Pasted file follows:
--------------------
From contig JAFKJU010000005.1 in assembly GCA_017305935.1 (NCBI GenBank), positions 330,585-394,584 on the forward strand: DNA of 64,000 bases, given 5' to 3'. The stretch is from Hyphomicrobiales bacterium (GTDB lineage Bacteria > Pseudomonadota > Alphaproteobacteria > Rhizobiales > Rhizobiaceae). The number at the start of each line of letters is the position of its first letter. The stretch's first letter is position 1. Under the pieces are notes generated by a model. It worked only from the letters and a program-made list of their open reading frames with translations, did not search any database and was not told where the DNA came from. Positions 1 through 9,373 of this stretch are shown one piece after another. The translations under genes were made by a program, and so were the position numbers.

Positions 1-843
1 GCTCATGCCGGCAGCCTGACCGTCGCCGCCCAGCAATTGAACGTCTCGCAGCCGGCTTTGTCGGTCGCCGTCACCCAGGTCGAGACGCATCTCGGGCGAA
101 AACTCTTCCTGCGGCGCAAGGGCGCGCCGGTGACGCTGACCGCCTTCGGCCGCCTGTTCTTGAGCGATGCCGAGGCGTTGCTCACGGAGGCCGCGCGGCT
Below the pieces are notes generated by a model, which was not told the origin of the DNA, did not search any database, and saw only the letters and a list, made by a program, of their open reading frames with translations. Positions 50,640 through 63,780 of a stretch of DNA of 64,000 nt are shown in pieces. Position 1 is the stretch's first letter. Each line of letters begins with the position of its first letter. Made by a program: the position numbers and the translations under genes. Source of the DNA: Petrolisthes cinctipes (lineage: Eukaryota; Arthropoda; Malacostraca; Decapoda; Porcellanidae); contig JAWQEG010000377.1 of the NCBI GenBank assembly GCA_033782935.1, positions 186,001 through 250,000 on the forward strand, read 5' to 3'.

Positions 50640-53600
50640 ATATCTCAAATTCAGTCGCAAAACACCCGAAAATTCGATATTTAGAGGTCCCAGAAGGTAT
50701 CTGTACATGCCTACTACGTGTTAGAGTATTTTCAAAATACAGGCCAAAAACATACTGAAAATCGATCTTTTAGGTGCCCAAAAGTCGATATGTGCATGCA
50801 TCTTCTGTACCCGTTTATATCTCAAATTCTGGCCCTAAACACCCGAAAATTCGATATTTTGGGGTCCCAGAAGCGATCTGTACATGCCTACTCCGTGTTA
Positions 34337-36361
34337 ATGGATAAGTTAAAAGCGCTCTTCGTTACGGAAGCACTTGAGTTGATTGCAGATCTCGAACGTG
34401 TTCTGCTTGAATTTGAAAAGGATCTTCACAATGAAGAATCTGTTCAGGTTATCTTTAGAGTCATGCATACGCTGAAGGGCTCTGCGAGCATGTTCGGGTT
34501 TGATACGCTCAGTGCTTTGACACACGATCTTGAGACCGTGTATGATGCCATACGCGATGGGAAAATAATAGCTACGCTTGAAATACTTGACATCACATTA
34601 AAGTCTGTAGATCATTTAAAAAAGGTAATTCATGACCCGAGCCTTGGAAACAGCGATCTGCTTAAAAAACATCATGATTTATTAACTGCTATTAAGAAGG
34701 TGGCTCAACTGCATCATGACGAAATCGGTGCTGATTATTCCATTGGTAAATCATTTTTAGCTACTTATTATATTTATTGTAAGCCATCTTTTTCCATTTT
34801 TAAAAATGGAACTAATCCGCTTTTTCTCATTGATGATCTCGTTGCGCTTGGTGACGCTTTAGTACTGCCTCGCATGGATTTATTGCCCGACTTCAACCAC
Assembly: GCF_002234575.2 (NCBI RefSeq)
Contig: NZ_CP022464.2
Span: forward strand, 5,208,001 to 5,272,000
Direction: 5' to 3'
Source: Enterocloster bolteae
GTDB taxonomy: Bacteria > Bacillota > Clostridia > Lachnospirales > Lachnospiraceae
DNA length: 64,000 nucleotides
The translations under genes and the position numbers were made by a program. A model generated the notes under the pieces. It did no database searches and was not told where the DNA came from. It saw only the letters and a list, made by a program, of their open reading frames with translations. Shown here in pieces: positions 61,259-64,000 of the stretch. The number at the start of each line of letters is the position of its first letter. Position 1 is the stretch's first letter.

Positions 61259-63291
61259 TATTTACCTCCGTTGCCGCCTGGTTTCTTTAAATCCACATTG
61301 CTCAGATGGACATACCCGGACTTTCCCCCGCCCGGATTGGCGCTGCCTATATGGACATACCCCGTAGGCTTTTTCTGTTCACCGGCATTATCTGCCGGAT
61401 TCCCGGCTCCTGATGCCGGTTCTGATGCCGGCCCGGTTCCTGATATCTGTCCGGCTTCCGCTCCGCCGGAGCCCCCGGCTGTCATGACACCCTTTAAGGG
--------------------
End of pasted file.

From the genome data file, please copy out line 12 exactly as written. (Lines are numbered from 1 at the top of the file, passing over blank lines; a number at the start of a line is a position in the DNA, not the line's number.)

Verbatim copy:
34401 TTCTGCTTGAATTTGAAAAGGATCTTCACAATGAAGAATCTGTTCAGGTTATCTTTAGAGTCATGCATACGCTGAAGGGCTCTGCGAGCATGTTCGGGTT